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What is Brazing?
Brazing is a well established joining process that uses a braze filler metal to join almost any metallic or ceramic material. The closely fitted components being joined, along with the filler metal, are heated to a temperature above which the filler metal is completely melted. The liquid filler metal is pulled, by capillary attraction, into the volume between the components and completely covers the mating surfaces. The filler metal "alloys" with the components being joined and, when cooled, forms a permanent metallurgical leak tight bond.
Brazing and soldering are similar processes, but the term "brazing" is used when the joining process is performed above 840°F, while "soldering" is used below that temperature. The higher temperatures of brazing, coupled with the braze filler metals, results in a strong metallurgical bond. The lower temperature of soldering results in only a mechanical joint being formed.
Brazing differs from welding in that during brazing only the filler metal is melted. In welding, both filler metals and base metals are melted during the process.
To achieve a good braze joint the parts must be properly cleaned and protected from oxidation during the process. Oxidation protection is accomplished by fluxing or use of a controlled atmosphere. In addition, the components must be designed so that when they are at braze temperature they are properly aligned and a capillary is formed in which the liquid filler metal can flow. With proper joint clearance the joint strength will approach that of the base material. Also, a heating process must be selected that will produce the proper brazing temperature and heat distribution.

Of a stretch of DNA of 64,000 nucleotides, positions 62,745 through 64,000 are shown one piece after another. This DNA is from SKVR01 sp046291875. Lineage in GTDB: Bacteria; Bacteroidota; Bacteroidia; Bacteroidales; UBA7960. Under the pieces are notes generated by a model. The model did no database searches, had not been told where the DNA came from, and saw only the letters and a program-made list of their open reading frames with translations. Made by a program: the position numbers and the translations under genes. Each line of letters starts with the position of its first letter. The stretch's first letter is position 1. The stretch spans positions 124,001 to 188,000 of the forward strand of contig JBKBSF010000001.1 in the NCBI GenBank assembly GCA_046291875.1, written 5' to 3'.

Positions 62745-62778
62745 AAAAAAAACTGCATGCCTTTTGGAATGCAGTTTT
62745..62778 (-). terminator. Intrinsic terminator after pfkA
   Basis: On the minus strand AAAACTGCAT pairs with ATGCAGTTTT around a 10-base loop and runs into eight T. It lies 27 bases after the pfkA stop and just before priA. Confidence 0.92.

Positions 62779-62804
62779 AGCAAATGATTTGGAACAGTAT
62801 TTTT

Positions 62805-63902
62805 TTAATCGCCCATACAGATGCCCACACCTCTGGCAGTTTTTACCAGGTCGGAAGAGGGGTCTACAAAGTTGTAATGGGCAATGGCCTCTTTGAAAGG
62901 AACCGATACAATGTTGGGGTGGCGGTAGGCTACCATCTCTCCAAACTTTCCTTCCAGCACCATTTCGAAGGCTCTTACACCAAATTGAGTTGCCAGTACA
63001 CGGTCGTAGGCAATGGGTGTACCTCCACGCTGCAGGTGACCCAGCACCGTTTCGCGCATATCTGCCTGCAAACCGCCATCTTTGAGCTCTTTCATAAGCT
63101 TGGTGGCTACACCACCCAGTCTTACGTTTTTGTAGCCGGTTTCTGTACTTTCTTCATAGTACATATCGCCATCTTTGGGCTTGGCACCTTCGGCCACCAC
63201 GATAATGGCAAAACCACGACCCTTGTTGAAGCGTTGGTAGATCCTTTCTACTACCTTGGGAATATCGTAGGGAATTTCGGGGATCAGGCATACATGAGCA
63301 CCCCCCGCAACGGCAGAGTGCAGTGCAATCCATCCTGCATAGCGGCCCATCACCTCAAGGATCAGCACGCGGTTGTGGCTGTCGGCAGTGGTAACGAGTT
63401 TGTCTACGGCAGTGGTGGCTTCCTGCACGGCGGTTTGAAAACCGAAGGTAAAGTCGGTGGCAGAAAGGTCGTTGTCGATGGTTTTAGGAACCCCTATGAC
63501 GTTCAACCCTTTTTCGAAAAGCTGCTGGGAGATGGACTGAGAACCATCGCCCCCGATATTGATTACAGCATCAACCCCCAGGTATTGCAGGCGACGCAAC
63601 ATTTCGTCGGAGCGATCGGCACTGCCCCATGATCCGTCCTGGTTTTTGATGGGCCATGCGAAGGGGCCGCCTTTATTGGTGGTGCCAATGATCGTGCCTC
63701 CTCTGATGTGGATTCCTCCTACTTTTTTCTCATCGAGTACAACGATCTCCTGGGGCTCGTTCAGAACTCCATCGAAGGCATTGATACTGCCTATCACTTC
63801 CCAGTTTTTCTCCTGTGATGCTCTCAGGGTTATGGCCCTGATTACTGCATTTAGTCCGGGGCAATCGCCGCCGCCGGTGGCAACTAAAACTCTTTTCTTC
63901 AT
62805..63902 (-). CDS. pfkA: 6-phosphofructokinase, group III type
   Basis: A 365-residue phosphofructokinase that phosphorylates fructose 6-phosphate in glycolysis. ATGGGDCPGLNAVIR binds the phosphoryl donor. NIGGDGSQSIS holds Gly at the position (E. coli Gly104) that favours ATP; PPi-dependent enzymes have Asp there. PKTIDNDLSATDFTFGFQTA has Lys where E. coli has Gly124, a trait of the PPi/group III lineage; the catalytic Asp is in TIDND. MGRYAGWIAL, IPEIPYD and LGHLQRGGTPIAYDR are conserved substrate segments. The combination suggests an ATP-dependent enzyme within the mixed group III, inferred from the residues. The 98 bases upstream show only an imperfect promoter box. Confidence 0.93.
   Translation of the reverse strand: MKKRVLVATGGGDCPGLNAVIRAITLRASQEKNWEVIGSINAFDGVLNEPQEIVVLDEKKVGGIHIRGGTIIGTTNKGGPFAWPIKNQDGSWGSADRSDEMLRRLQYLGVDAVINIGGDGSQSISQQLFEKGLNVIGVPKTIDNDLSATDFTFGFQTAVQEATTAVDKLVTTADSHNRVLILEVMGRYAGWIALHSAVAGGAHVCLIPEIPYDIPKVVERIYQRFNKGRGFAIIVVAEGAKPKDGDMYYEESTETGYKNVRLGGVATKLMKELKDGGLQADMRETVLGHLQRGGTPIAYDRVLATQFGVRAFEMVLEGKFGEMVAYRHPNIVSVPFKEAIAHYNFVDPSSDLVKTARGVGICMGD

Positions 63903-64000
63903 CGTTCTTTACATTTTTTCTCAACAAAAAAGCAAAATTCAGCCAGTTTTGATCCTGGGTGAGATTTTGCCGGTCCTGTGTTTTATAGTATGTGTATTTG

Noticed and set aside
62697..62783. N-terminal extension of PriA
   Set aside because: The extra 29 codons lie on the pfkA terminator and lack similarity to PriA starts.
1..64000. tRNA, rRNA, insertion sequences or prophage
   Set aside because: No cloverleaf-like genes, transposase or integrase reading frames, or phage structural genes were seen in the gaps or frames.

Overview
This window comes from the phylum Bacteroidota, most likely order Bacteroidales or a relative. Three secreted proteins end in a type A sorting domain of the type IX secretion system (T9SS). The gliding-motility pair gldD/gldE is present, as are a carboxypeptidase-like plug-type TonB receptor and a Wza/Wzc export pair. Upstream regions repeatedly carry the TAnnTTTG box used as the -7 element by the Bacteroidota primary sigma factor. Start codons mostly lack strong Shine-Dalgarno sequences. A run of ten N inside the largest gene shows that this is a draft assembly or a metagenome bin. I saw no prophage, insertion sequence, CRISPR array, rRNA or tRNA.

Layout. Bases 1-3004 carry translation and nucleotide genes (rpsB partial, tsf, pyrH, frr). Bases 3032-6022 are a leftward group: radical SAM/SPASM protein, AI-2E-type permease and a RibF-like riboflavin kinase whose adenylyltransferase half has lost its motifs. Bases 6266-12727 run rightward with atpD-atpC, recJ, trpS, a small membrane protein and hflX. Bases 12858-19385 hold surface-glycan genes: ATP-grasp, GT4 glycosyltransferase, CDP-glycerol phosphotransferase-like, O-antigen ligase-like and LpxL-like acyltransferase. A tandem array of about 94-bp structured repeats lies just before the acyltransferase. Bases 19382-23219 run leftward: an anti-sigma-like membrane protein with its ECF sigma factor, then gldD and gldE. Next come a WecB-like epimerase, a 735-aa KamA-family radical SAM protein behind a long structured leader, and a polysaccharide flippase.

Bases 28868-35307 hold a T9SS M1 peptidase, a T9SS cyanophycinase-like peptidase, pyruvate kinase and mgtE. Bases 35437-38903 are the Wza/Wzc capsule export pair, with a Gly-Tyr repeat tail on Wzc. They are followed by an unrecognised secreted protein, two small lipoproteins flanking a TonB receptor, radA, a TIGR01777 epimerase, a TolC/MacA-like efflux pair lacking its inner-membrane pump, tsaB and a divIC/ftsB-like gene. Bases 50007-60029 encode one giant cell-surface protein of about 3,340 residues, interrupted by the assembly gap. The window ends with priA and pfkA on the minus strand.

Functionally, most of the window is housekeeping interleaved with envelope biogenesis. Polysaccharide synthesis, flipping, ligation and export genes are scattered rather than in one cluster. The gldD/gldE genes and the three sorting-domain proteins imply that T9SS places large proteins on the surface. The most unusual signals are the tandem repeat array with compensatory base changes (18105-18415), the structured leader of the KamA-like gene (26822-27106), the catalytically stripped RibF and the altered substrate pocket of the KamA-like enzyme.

Advantages of Brazing
- Strong: A properly designed, prepared and brazed joint will approach the strength of the materials being joined.
- Leak Tight: The brazing process fills the joint with metal via capillary attraction, resulting in hermetic leak-tight joints.
- Permanent: Two or more components brazed together become a single, structurally sound part.
- Cross-Section Independent: Brazing allows the joining of thin sheet metal components or parts together with greatly different thicknesses or thermal masses.
- Dissimilar Materials: Braze filler metals are available to achieve the joining of dissimilar materials, including different metals or even ceramics to metals.
- High Temperature: High temperature filler metals are well suited for high service temperature applications.
- Economical: Complex assemblies with numerous joints can be brazed together in one simple operation, eliminating the need for intricate, expensive machining and/or casting. Additionally, numerous parts can be batch processed resulting in significant savings over one-at-a-time welding of each joint on each part.
- Clean: The assemblies emerge from vacuum or hydrogen furnaces clean and oxide free, thereby eliminating expensive clean up.
- Dimensional Control: Brazing is done at much lower temperatures than welding and the heat is distributed much more uniformly, thereby greatly reducing or eliminating thermal stresses. Distortion and shrinkage can be controlled or eliminated during brazing to minimize or eliminate the need for post-braze machining.
- Quality: Quality braze joints are assured by using proven, automated furnace braze cycles.
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